2. from the views of
        1. Performance
        2. Scalability
        3. Robustness
    2. According to 面试官, 加深某一部分的设计


Producer & Consumer with Java wait(), notify() and notifyAll()

Java Thread: notify() and wait() examples
How to Work With wait(), notify() and notifyAll() in Java?

1. Keywords & Methods:

  • Synchronized
    • synchronized keyword is used for exclusive accessing.
    • To make a method synchronized, simply add the synchronized keyword to its declaration. Then no two invocations of synchronized methods on the same object can interleave with each other.
  • wait()
    • Tells the calling thread to give up the monitor and go to sleep until some other thread enters the same monitor and calls notify().
      General syntax for calling wait() method is like this:

      synchronized (lockObject){
              while (!condition) {
              //take the action here;
  • notify()
    • Wakes up the first thread that called wait() on the same object. It should be noted that calling notify() does not actually give up a lock on a resource. It tells a waiting thread that that thread can wake up. However, the lock is not actually given up until the notifier’s synchronized block has completed. So, if a notifier calls notify() on a resource but the notifier still needs to perform 10 seconds of actions on the resource within its synchronized block, the thread that had been waiting will need to wait at least another additional 10 seconds for the notifier to release the lock on the object, even though notify() had been called.
              //any additional code if needed
          }//lock is given up after synchronized block is ended
  • notifyAll()
    • Wakes up all threads that are waiting on this object’s monitor. The highest priority thread will run first in most of the situation, though not guaranteed. Other things are same as notify() method above.

2. Example

Producer and Consumer:

1) Producer thread produce a new resource in every 1 second and put it in ‘taskQueue’.
2) Consumer thread takes 1 seconds to process consumed resource from ‘taskQueue’.
3) Max capacity of taskQueue is 5 i.e. maximum 5 resources can exist inside ‘taskQueue’ at any given time.
4) Both threads run infinitely.


public class Producer implements Runnable {
    private List<Integer> taskQueue;
    private int MAX_CAPACITY;
    //instead of having an int counter,
    //we use a wrapper object, so that it can be passed by reference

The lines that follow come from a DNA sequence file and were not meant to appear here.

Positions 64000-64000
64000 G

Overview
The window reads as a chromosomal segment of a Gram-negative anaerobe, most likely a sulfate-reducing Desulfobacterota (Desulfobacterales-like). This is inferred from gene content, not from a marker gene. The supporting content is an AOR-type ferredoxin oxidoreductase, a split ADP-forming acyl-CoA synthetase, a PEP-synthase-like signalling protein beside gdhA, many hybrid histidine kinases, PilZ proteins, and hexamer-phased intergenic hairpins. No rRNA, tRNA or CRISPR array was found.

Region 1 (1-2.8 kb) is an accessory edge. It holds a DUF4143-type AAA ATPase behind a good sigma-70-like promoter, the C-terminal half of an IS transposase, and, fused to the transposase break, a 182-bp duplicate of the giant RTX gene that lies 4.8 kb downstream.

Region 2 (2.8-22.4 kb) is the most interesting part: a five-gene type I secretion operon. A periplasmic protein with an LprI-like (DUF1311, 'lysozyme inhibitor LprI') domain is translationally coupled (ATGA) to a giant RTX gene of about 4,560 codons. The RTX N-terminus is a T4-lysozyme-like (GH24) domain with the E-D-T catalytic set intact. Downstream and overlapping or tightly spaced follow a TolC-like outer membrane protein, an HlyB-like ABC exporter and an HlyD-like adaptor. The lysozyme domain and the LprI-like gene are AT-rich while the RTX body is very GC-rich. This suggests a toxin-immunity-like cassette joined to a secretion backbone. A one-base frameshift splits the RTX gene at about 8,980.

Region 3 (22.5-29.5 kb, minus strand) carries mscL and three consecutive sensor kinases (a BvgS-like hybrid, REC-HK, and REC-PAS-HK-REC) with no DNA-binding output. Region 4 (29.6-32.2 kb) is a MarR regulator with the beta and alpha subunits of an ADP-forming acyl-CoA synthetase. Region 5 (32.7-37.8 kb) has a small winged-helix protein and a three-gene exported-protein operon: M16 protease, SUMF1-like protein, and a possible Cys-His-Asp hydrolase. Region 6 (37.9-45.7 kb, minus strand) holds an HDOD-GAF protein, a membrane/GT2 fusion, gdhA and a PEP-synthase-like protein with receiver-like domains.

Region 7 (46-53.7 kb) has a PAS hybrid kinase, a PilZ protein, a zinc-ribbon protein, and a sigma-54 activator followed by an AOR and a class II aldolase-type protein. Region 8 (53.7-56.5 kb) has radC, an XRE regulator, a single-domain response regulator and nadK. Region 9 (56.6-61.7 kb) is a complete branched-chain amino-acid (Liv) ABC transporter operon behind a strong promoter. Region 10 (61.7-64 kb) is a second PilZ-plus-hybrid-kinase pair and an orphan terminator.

private Counter counter;

    public Producer(List<Integer> taskQueue, int max_capacity, Counter counter) {
        this.taskQueue = taskQueue;
        this.MAX_CAPACITY = max_capacity;
        this.counter = counter;

    public void run() {
        //infinite loop so that producer keeps producing elements at regular interval.
        while (true) {
            synchronized (taskQueue) {
                try {
                    //here it has to be while instead of if since if after it is waken up,
                    //someone else takes the lock and change the taskQueue size
                    //if check will still go through and start producing
                    while (taskQueue.size() == MAX_CAPACITY) {
                        System.out.println(Thread.currentThread().getName() +
                                ": Queue(size=" + taskQueue.size() + ")is full, now start waiting...");
                    //simulating time delays in consuming elements.
                    System.out.println(Thread.currentThread().getName() + ": Produced:" + counter.val);
                    //Calling notifyAll() because the last-time wait() method was called by consumer thread
                    //(that’s why producer is out of waiting state), consumer gets the notification.
                } catch (InterruptedException e) {
            //do something else

1) Here “produce(counter++)” code has been written inside infinite loop so that producer keeps producing elements at regular interval.
2) We have written the produce() method code following the general guideline to write wait() method as mentioned in first section.